On the outer edge of the disk, the words, 'He died for freedom and honour'.

Unfortunately, the production and delivery of the plaques was not a complete
success and the scheme ended before all the next of kin of the deceased received
the official recognition they should have. There were some relatives who returned
the pennies to the Australian Government in protest as they felt it was insulting
and it did not replace their loved one's life. . 1 “

There are 'Dead Man's Pennies' in private and public collections,
museums and national archives. Although not rare, our example                  Integrity/
links directly to a local resident, is in excellent condition,                 Personal

1 Downloaded Nov 1st 2009
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professionally mounted and framed in a manner complementing
the photograph of Victor whose death it commemorates.

The fact that the rarely awarded Victoria Cross medal is made from
the same bronze gunmetal as the Penny, gives additional impact to
the context in which the Penny is viewed.

This particular Penny has been mounted on a square of bi-coloured wool.
I checked with the Department of Defence online image library 2, and it
replicates the colour patches awarded to the 54th Battalion Infantry for
battle action. There’s a matching patch in the corner of Victor’s full
length portrait.

I can find no record as to how these items came to be donated.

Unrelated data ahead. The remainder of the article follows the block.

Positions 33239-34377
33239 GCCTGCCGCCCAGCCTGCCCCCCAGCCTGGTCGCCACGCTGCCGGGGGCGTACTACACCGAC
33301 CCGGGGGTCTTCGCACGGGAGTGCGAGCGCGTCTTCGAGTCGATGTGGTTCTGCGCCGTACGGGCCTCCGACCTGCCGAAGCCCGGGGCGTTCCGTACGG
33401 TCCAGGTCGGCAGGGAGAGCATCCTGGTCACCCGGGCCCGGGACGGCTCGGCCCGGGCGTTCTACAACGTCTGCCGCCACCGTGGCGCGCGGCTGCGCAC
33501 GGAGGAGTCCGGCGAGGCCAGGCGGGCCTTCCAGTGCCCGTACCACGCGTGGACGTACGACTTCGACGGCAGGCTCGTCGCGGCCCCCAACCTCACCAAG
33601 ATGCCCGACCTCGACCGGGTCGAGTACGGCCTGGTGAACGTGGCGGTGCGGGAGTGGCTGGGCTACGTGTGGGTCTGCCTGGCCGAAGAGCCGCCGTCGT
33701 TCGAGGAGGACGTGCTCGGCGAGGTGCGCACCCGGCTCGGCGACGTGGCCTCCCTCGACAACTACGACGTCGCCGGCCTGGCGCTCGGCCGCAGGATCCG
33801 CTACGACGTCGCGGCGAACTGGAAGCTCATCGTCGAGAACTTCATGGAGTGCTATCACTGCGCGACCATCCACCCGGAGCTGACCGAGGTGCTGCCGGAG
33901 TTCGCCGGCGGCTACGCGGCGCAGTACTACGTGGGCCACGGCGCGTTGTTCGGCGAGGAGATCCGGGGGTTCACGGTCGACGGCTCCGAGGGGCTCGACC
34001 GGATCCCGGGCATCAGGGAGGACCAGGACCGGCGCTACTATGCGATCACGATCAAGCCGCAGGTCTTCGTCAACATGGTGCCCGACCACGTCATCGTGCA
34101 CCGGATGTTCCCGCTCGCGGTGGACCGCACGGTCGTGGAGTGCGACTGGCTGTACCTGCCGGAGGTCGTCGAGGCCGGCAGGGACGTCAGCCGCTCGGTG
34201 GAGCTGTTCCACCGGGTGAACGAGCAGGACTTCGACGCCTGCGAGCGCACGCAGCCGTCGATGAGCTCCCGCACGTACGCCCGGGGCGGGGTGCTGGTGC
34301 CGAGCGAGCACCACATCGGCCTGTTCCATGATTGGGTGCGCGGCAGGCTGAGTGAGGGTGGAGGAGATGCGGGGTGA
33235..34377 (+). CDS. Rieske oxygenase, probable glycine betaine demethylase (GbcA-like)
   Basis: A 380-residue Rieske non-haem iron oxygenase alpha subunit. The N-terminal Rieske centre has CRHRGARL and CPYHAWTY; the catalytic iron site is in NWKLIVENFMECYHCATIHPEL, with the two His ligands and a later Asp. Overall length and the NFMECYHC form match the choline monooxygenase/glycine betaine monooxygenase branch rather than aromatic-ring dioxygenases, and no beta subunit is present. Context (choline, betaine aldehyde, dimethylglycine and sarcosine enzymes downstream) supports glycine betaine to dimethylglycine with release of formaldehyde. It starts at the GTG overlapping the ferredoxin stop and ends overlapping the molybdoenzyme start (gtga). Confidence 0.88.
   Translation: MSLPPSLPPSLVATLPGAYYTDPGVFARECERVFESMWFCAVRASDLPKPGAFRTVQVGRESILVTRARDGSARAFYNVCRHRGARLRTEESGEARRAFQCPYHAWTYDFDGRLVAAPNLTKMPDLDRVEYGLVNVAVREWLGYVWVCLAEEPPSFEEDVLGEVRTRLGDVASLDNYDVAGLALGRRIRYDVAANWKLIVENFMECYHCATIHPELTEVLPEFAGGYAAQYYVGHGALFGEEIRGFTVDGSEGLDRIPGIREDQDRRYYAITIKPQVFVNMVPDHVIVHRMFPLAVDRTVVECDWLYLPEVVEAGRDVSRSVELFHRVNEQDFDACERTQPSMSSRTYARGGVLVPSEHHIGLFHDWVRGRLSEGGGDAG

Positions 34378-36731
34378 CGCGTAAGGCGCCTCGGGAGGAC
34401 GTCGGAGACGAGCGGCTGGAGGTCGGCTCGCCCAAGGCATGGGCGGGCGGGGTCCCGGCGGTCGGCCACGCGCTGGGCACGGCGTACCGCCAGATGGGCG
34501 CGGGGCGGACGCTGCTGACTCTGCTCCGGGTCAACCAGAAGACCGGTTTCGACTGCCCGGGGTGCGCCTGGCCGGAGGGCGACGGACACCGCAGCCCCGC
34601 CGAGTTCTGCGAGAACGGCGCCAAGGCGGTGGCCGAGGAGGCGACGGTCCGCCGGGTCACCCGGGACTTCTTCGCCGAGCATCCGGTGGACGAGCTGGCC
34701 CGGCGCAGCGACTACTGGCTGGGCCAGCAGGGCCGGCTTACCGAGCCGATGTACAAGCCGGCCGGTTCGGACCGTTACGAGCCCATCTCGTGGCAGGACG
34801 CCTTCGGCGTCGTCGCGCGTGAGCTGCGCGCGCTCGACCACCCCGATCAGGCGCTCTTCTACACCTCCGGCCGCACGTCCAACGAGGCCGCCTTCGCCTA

An ex-curator advises a deceased member donated them, and she was a
descendant of a branch of the Backhouse family. The Backhouse
name is in the Batemans Bay telephone directory so I do have another
opportunity for building provenance.

HOWEVER, given Victor’s name written on the back of his portrait, and
on the Death Penny itself, I was able to research sufficient information to
provide an assessment and profile of this young man’s artefacts.

The first place I looked was the Honour Role of the Australian War
Memorial‘3 which provided the following information:

Victor John Backhouse
Service number: 4432
Rank: Private [Pte]
Unit: 54th Battalion (Infantry)
Service: Army
Conflict: 1914-1918
Date of death: 19 July 1916

    AWM Source: AWM145 Roll of Honour cards, 1914-1918 War, Army
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Cause of death: Killed in action
Cemetery or memorial details: VC Corner
Australian Cemetery Memorial, Fromelles, France
War Grave Register notes: BACKHOUSE, Pte.
Victor John, 4432. 54th Bn. Killed in action
19th/20th July, 1916. Age 20. Son of John and
Maud Mary Backhouse, of Currowan Creek, Clyde Rd., Braidwood,

I next visited ‘Mapping Our ANZACS’ 4, a website of digitised records
established by the National Archives of Australia, where I could double
check where he lived and presumably where he enlisted. Turns out he
was listed as born in Braidwood, but enlisted at Holsworthy. His next of
kin was his father, John F Backhouse.

This listing gave me the following information:

Backhouse Victor John : SERN 4432 : POB Braidwood NSW : POE
Holsworthy NSW : NOK F Backhouse John
Barcode                    Series number           Series accession
3043318                    B2455                   number
Control symbol
Contents date range        Extent                  Location